U.S. ARMY INSTITUTE OF SURGICAL RESEARCH
"Optimizing Combat Casualty Care"
Col. (Dr.) Serge Jennes from the Burn Wound Center Military Hospital in Brussels, Belgium welcomes attendees to the Lecture Series held at the U.S. Army Institute of Surgical Research May 2021.

Col. (Dr.) Serge Jennes from the Burn Wound Center Military Hospital in Brussels, Belgium welcomes attendees to the Lecture Series held at the U.S. Army Institute of Surgical Research May 2021. Photo by Steven Galvan

USAISR hosts NATO Science and Technology Organization

By Steven Galvan, Public Affairs Officer
U.S. Army Institute of Surgical Research
01 JUNE 2015


The U.S. Army Institute Surgical Research (USAISR) Burn Center at Joint Base San Antonio-Fort Sam Houston, Texas hosted burn care specialist from four North Atlantic Treaty Organization (NATO) Science and Technology Organization (STO) May 20-21 to discuss and develop clinical practice guidelines (CPGs) for care of NATO military burn patients.

The two-day STO Lecture Series called HFM-246 organized by the Human Factors and Medicine (HFM) Panel focused on the development of evidence-based CPGs for the management of severely burned patients during armed conflicts.

USAISR Burn Center Acting Director, Lt. Col. (Dr.) Wylan Peterson coordinated the event and hosted the burn care specialists from Belgium, France, Germany and United Kingdom. Col. (Dr.) Serge Jennes from the Burn Wound Center Military Hospital in Brussels, Belgium was the lecture series director.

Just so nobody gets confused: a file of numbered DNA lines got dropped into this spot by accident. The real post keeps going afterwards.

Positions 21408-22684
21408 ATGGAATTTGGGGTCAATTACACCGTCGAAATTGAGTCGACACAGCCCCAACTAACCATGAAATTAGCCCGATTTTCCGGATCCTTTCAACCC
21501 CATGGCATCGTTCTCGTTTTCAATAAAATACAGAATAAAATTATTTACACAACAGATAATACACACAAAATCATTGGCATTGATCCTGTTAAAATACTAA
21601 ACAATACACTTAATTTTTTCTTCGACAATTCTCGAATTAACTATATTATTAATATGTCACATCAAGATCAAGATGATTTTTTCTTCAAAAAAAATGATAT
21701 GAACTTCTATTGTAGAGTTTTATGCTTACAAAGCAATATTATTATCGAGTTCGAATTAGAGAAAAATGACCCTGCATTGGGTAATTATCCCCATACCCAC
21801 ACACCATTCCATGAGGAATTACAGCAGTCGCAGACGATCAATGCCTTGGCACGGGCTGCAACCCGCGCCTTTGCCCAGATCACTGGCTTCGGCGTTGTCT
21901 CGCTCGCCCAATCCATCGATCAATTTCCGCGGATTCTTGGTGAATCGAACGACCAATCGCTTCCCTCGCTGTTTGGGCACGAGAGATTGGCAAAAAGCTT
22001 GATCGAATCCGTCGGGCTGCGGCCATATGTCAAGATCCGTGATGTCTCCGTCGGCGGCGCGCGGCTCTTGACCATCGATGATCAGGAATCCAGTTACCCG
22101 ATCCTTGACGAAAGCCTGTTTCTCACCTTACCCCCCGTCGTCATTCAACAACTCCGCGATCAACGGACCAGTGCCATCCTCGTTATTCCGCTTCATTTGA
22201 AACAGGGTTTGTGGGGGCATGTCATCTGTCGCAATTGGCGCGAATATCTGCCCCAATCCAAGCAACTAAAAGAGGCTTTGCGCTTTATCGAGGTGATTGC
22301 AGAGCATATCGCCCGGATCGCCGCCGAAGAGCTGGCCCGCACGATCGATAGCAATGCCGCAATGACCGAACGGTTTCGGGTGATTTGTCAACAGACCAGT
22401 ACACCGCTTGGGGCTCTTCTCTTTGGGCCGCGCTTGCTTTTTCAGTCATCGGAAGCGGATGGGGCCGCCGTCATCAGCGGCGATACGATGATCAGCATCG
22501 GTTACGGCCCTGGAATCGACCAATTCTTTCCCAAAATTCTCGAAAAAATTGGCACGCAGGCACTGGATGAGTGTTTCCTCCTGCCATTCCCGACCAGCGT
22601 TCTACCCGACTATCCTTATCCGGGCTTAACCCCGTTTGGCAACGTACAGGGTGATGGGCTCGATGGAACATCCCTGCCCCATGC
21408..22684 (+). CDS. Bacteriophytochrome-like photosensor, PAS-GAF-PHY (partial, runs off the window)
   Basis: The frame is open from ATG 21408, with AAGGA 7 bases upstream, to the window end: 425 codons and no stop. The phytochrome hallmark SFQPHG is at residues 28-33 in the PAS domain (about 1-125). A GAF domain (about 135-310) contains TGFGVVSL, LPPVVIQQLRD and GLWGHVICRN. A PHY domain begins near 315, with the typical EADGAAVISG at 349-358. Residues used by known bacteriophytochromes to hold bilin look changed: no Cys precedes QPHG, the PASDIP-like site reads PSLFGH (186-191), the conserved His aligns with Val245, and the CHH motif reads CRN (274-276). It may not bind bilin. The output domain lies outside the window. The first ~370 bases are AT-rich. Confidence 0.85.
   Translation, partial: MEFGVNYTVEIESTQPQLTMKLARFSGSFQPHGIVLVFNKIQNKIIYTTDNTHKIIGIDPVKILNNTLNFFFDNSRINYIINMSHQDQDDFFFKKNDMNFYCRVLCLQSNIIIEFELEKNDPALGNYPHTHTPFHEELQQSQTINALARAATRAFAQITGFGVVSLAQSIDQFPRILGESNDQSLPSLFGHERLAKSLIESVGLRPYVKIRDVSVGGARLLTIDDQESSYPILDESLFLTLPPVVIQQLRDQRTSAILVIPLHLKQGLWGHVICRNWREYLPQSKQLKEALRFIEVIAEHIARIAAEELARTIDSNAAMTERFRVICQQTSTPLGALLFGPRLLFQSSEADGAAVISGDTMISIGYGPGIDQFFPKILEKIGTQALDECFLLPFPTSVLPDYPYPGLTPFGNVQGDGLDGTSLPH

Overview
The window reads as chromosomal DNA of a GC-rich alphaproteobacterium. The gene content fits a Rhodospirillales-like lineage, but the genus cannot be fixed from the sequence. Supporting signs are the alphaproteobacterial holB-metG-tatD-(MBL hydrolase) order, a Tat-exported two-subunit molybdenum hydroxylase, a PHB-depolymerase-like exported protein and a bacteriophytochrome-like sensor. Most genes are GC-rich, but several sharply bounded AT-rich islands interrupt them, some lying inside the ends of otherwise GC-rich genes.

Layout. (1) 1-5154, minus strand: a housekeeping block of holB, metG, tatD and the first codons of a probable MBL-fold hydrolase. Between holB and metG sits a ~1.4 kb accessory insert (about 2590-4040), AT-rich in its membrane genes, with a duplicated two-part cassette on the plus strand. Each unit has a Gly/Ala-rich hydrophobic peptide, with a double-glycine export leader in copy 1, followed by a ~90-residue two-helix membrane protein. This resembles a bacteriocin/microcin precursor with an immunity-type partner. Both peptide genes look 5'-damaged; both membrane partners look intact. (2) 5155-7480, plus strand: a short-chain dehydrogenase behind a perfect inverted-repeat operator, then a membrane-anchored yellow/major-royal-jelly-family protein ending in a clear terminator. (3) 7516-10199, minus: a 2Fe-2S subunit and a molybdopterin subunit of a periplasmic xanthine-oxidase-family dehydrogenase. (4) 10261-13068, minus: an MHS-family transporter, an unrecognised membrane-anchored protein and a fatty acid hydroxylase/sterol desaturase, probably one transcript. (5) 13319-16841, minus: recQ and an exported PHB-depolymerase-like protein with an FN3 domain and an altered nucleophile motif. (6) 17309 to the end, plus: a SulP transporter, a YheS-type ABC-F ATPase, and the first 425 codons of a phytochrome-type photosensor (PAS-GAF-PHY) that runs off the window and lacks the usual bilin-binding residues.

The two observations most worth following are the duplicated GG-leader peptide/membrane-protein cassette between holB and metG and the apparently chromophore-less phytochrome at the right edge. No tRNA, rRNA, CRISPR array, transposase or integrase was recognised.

“This NATO group (Czech Republic, U.S., Germany, Kyrgyzstan, Georgia, Great Britain, The Netherlands, France and Belgium) was created in 2009 and includes a multi-national group of experts in burn wounds,” said Jennes.

“Our goal at this lecture series was to develop a consensus about the clinical practice guidelines for all NATO countries that takes into account the experiences of all the countries involved in the last conflicts.”

Jennes added that the consensus will be provided to the STO in Paris in 2016 and hopes to have the report published in an international journal. The goal of this group is to develop a series of clinical guidelines for combat casualty care that reflects best-practice among the NATO collaborators, much like the USAISR Joint Trauma System CPG repository.

The STO is designed to conduct and promote collaborative research and the exchange of information between NATO countries. It is composed of three organizations: the Science and Technology Board (STB); the Panels and the Technical Teams; and the HFM, one of seven Panels under the STB.